|Title||Chronic exposure of primates to 60-Hz electric and magnetic fields: III. Neurophysiologic effects.|
|Publication Type||Journal Article|
|Year of Publication||1989|
|Authors||Dowman, R, Wolpaw, J, Seegal, RF, Satya-Murti, S|
|Keywords||60-Hz electromagnetic radiation, auditory, brainstem auditory, evoked potential, primates, somatosensory, visual|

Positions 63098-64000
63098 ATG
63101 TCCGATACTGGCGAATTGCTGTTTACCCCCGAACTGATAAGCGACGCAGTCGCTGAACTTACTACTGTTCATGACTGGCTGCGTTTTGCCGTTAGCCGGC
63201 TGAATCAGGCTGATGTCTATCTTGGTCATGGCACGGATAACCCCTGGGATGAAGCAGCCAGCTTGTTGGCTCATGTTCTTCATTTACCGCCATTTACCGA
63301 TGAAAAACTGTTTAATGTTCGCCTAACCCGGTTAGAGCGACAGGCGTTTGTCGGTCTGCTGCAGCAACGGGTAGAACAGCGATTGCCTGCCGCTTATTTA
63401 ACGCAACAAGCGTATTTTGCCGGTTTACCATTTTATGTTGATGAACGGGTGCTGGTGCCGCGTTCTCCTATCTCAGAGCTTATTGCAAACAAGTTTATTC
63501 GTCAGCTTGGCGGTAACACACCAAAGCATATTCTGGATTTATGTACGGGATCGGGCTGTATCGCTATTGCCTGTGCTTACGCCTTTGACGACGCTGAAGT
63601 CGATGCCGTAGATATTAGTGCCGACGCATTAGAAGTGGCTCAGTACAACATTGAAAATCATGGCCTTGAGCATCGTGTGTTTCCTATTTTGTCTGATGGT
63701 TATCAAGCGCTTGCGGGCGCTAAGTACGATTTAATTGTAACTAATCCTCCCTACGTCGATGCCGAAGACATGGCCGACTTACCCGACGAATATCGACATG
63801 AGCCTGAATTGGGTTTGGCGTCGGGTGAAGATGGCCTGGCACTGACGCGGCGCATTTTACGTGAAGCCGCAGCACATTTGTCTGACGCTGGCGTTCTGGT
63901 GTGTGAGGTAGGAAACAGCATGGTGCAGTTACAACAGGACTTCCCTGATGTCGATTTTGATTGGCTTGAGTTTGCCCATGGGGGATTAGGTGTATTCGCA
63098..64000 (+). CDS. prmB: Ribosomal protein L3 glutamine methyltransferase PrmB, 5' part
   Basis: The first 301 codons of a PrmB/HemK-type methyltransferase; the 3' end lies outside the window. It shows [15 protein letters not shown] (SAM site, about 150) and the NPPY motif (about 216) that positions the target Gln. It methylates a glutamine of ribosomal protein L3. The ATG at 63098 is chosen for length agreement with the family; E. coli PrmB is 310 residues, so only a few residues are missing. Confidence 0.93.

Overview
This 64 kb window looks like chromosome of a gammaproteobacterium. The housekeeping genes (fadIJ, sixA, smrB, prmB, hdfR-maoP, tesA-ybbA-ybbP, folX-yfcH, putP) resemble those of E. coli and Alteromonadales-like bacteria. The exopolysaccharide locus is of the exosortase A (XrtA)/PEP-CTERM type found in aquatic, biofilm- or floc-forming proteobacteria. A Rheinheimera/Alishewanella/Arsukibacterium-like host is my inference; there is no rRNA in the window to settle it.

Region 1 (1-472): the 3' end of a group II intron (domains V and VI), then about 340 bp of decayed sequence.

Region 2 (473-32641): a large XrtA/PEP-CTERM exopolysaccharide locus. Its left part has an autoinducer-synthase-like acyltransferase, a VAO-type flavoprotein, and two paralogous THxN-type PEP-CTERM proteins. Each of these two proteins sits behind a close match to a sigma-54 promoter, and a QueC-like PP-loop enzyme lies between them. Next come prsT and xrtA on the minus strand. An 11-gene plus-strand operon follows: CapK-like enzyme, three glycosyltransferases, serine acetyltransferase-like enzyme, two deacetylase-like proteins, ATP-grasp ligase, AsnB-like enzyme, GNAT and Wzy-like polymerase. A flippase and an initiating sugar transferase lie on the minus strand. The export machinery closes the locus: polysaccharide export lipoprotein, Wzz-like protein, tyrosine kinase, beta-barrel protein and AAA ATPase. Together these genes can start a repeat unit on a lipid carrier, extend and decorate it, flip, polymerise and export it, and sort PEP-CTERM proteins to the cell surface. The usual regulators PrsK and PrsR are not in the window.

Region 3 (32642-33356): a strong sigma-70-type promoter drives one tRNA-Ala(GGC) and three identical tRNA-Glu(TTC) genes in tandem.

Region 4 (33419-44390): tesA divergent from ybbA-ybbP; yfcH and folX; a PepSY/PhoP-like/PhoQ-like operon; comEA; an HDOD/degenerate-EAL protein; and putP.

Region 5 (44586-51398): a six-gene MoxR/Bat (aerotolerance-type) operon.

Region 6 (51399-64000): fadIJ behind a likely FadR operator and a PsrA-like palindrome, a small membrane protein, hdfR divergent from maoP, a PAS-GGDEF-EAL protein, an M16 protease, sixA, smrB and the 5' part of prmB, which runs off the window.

The neurophysiologic effects of combined 60-Hz electric (E) and magnetic (B) fields, of magnitudes comparable to those produced by high-voltage powerlines, were investigated in 10 monkeys (Macaca nemestrina). Six animals (experimental group) were each exposed to three different levels of E and B fields: 3 kV/m and 0.1 G, 10 kV/m and 0.3 G, and 30 kV/m and 0.9 G. Field exposures were preceded and followed by sham exposures, during which factors of field generation were present (e.g., heat, vibration, noise, etc.) without E and B fields. Each of the five segments (i.e., the three exposure segments and the initial and final sham exposure segments) lasted 3 weeks. Animals were exposed for 18 h/day (fields on at 1600 h, off at 1000 h). Four other animals (external control group) were given sham exposure for the entire 15-week period. Auditory, visual, and somatosensory evoked potentials were recorded twice a week, during the daily 6-h field-off period. E- and B-field exposure had no effect on the early or mid-latency evoked potential components, suggesting that exposure at these levels has no effect on peripheral or central sensory afferent pathways. However, there was a statistically significant decrease in the amplitudes of late components of the somatosensory evoked potential during the 10kV/m and 0.3 G, and 30 kV/m and 0.9 G exposure levels. This result is possibly related to the opiate antagonist effect of electromagnetic field exposure reported by others.